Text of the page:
By Olivia Johnson
I remember sitting with the older folks at a funeral when I was 13. A distant cousin had passed, and the older gentlemen were standing on the front porch chatting about real estate and current city affairs. One gentleman brought up how in about 10 years, the city of Omaha would begin the process of flipping the city’s real estate market. They would drive taxes higher in some areas to push the residents into the middle of the city; these residents were of the “affluent” areas.
In order to do this, the city would have to push out the residents of these areas. North Omaha was to be largely affected, and even my 13-year-old self knew that was obvious. It would be years later that I realized what my relatives were talking about was gentrification.
For those high-rise condos to go up, for them to be occupied, the “element” of the disenfranchised and underserved would be displaced, and this is a huge issue. But for many like me, who called 27th – 40th and Dodge through Leavenworth home… the new developments sprouted leave us displaced. This was my playground so to speak, my childhood. Playing pinball at the now closed Convenience Store, chilling with my uncle at the Colonial on the summer nights when I couldn’t sleep and catching the number 2 bus pretty much everywhere were some of the fondest memories a black woman, like myself, can have.
To see a cigar bar where I used to play Monopoly is just wrong. Looking back, I realize how foretelling that particular instance was. The money invested isn’t new money; it’s recycled and moved around US cities. It is a game, but so not childlike. It is a game, but many don’t know they are playing it. And that is the saddest realization of it all.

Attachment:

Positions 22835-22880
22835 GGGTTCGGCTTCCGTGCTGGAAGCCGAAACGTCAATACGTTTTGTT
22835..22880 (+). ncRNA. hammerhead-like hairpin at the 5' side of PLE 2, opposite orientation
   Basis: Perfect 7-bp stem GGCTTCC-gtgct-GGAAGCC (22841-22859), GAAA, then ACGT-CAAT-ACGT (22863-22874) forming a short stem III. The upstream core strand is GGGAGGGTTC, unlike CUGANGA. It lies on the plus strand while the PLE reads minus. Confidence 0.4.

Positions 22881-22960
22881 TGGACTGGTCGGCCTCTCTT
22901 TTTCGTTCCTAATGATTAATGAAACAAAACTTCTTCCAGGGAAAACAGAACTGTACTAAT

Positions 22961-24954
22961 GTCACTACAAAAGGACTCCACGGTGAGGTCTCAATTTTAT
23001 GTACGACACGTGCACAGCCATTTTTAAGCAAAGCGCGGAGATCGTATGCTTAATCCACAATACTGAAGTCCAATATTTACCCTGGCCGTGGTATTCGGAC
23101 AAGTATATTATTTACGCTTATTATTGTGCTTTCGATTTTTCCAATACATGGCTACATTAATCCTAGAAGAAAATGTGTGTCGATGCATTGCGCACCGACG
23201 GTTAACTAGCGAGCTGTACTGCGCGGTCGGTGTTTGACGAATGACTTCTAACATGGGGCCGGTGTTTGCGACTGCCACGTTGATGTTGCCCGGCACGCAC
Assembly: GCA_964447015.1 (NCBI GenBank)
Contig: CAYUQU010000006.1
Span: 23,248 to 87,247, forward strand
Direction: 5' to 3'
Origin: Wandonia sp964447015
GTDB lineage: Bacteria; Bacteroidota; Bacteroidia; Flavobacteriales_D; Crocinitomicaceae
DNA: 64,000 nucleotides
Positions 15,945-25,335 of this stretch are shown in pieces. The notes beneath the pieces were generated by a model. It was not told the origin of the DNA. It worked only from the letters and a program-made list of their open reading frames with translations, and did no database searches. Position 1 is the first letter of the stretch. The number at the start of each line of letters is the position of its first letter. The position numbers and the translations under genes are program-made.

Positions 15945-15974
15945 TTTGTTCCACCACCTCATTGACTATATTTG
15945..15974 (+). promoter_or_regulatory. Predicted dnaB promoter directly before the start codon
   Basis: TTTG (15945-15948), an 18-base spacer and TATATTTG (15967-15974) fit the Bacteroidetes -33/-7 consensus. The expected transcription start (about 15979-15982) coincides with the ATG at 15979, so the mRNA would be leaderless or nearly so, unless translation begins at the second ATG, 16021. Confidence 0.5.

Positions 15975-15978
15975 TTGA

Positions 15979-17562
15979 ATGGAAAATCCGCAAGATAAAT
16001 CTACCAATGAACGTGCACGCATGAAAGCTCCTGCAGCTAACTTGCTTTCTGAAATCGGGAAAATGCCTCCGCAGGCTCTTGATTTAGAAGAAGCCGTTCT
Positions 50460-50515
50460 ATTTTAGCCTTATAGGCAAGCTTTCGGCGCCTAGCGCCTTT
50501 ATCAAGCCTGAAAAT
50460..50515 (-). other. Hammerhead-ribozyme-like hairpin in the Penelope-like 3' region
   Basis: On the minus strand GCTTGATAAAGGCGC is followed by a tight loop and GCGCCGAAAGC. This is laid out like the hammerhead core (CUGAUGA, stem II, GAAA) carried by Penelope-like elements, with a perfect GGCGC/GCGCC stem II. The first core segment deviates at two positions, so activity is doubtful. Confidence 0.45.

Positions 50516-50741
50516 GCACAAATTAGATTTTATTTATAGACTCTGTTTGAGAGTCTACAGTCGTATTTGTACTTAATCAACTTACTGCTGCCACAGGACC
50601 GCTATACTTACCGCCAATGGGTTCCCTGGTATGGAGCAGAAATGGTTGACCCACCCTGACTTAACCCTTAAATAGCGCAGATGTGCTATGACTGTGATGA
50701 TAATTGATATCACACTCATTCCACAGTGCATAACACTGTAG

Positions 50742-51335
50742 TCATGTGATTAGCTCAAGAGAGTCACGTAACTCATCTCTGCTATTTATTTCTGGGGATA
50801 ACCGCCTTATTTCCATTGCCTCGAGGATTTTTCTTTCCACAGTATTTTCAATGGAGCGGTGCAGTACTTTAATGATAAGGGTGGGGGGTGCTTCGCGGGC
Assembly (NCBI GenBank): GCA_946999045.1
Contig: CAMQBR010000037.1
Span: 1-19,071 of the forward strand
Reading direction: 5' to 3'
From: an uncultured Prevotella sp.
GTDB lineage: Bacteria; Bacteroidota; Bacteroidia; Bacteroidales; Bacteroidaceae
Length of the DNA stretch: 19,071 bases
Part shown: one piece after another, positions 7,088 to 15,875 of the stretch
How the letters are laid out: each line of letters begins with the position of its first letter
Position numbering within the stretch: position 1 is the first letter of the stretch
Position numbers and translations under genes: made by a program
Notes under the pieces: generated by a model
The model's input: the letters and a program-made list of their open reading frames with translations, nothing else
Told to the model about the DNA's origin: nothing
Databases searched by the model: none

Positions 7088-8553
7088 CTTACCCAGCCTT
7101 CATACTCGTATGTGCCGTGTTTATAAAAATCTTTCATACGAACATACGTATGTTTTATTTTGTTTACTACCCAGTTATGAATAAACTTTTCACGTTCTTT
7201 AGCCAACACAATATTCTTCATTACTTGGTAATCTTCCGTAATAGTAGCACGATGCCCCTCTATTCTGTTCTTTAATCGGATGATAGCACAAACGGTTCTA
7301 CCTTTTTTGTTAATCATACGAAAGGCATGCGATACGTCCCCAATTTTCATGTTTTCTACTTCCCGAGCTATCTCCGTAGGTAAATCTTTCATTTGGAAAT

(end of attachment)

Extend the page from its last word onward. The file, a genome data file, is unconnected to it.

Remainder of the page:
The selected poem is one created out of the hurt of the gentrification of childhood, for it is that space which cannot be replaced.
Erected in 1918, with a 4-cement wall’d foundation Stationed over 1600 square feet, fenced in yard, corner lot stretched to fit a single family
I have held my silence
I knew my function
But as I prepare for another decade
I must speak on the changes of society’s stages
During my first years, I housed a family who had some money
It was a simple time, not too much tension in my part of town
In the late 1960’s a grandson came to live in one of the vacant bedrooms
I was curious as to why he was called a rebel
He listened to music of the 1960’s
There was a song, “Times a Changing” he listened to repeatedly
He spoke of a “movement” away from “capitalism”
These words I did not understand.
With the signing of each new deed or lease
I’ve accepted duality since my creation
I see what people portray to the world
I see what people hide behind closed doors
I see the swing in police surveillance
I see the careless replace the careful
All have been forced out
I inherited a vow of silence from houses before me, around me
But it has become too much
My confession box is filled up
So, when my boards creak and moan
I am speaking of my weariness
change of keys, change of ideologies, change of the flow of money
My true desire to be functional has been painted over
I’ve become a victim in my own skin
My creaks and moans muffled by the slogan of “get your culture here”
As I prepare for a new decade
I see that money is the misrepresentation of value
As I prepare for a new decade,
I cry as I watch the expanding homeless numbers rise
As I watch less children play in the street
I warp my shudders, blister my roof, crack my foundation
With my appearance haggard
I can’t be sold, rented or told to stay
I’ve chosen my fate
I watch the planners, the red ribbons, the bulldozers come
I… cease to be
The dust that rises from my wreckage
Floats up and away from this recycled land
Us houses…we’re not inanimate objects
We live, breathe, and weep
But humanity doesn’t see it.